"Well," answered Alcide, laughing, "my cousin is a very discreet person, who does not like to be talked about, and who would be in despair if she troubled the sleep of which you are in need."

"I don't wish to sleep," replied the Englishman. "What will your cousin think of the affairs of Russia?"

"That they seem for the time in a bad way. But, bah! the Muscovite government is powerful; it cannot be really uneasy at an invasion of barbarians."

"Too much ambition has lost the greatest empires," answered Blount, who was not exempt from a certain English jealousy with regard to Russian pretensions in Central Asia.

"Oh, do not let us talk politics," cried Jolivet. "It is forbidden by the faculty. Nothing can be worse for wounds in the shoulder-- unless it was to put you to sleep."

"Let us, then, talk of what we ought to do," replied Blount. "M. Jolivet, I have no intention at all of remaining a prisoner to these Tartars for an indefinite time."

"Nor I, either, by Jove!"

"We will escape on the first opportunity?"

"Yes, if there is no other way of regaining our liberty."

"Do you know of any other?" asked Blount, looking at his companion.

"Certainly. We are not belligerents; we are neutral, and we will claim our freedom."

"From that brute of a Feofar-Khan?"

"No; he would not understand," answered Jolivet; "but from his lieutenant, Ivan Ogareff."

"He is a villain."

" No doubt; but the villain is a Russian. He knows that it does not do to trifle with the rights of men, and he has no interest to retain us; on the contrary. But to ask a favor of that gentleman does not quite suit my taste."

"But that gentleman is not in the camp, or at least I have not seen him here," observed Blount.

"He will come. He will not fail to do that. He must join the Emir. Siberia is cut in two now, and very certainly Feofar's army is only waiting for him to advance on Irkutsk."

"And once free, what shall we do?"

"Once free, we will continue our campaign, and follow the Tartars, until the time comes when we can make our way into the Russian camp. We must not give up the game. No, indeed; we have only just begun. You, friend, have already had the honor of being wounded in the service of the Daily Telegraph, whilst I--I have as yet suffered nothing in my cousin's service. Well, well! Good," murmured Alcide Jolivet; "there he is asleep. A few hours' sleep and a few cold water compresses are all that are required to set an Englishman on his legs again. These fellows are made of cast iron."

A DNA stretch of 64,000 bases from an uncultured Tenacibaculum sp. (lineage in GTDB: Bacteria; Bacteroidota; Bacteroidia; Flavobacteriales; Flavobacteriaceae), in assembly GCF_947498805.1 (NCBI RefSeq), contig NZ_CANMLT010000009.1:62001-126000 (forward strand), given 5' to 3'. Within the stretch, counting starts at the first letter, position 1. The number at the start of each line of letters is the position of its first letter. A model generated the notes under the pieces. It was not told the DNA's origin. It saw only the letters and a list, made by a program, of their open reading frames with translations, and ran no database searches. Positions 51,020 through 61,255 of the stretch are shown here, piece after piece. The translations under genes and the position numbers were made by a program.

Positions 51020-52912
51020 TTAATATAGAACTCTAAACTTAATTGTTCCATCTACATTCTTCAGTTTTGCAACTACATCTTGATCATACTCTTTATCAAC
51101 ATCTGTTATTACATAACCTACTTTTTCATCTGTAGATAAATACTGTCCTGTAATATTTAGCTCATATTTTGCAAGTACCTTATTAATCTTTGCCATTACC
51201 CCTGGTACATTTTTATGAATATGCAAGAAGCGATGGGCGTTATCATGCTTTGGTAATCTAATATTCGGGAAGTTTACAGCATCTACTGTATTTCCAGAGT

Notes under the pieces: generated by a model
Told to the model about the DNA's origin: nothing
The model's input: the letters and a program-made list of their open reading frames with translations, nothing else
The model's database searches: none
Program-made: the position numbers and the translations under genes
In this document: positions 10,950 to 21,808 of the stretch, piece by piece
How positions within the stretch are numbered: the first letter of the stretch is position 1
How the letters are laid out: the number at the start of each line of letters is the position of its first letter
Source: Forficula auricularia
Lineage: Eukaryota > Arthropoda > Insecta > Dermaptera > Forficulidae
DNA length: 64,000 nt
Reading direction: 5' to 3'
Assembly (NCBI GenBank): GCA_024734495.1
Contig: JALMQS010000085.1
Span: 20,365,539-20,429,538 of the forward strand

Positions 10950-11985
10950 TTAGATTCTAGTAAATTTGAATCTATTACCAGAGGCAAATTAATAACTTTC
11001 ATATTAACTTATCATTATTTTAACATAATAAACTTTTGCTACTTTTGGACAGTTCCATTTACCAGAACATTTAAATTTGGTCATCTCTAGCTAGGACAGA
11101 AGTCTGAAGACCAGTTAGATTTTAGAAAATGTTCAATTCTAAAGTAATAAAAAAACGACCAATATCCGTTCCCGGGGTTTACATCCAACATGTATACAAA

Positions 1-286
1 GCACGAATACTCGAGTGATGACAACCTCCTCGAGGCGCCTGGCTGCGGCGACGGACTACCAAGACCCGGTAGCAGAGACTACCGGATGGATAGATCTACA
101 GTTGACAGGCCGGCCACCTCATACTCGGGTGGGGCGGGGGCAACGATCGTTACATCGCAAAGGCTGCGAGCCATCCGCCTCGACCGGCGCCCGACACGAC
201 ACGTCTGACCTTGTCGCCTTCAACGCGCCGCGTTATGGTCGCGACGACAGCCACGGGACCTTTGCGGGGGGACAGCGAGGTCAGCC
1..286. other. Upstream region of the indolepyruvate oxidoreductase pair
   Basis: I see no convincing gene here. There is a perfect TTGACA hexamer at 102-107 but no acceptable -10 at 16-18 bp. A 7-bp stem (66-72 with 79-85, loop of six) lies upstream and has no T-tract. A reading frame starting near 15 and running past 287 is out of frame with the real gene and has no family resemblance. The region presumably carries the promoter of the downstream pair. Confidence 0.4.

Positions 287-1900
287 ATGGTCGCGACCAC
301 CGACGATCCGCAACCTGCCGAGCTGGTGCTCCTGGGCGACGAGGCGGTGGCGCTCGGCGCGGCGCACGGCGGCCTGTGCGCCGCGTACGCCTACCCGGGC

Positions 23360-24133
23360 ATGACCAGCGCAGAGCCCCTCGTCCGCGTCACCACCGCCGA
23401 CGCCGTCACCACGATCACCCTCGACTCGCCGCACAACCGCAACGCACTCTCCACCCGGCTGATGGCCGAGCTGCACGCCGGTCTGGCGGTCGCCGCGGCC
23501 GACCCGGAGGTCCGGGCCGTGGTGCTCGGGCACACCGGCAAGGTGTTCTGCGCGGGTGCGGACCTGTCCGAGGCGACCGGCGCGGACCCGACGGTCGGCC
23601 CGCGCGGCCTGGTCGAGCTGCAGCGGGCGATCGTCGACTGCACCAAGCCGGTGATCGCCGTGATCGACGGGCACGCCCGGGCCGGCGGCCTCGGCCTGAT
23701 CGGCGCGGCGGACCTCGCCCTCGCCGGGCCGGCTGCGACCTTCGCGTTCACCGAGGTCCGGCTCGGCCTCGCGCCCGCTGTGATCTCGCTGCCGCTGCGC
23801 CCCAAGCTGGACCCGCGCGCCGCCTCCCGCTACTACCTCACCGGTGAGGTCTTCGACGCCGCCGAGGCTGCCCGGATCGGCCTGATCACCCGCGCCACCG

And whilst Harry Blount rested, Alcide watched near him, after having drawn out his note book, which he loaded with notes, determined besides to share them with his companion, for the greater satisfaction of the readers of the Daily Telegraph. Events had united them one with the other. They were no longer jealous of each other. So, then, the thing that Michael Strogoff dreaded above everything was the most lively desire of the two correspondents. Ivan Ogareff's arrival would evidently be of use to them. Blount and Jolivet's interest was, therefore, contrary to that of Michael. The latter well understood the situation, and it was one reason, added to many others, which prevented him from approaching his former traveling companions. He therefore managed so as not to be seen by them.

Four days passed thus without the state of things being in anywise altered. The prisoners heard no talk of the breaking up of the Tartar camp. They were strictly guarded. It would have been impossible for them to pass the cordon of foot and horse soldiers, which watched them night and day. As to the food which was given them it was barely sufficient. Twice in the twenty-four hours they were thrown a piece of the intestines of goats grilled on the coals, or a few bits of that cheese called "kroute," made of sour ewe's milk, and which, soaked in mare's milk, forms the Kirghiz dish, commonly called "koumyss." And this was all. It may be added that the weather had become detestable. There were considerable atmospheric commotions, bringing squalls mingled with rain.

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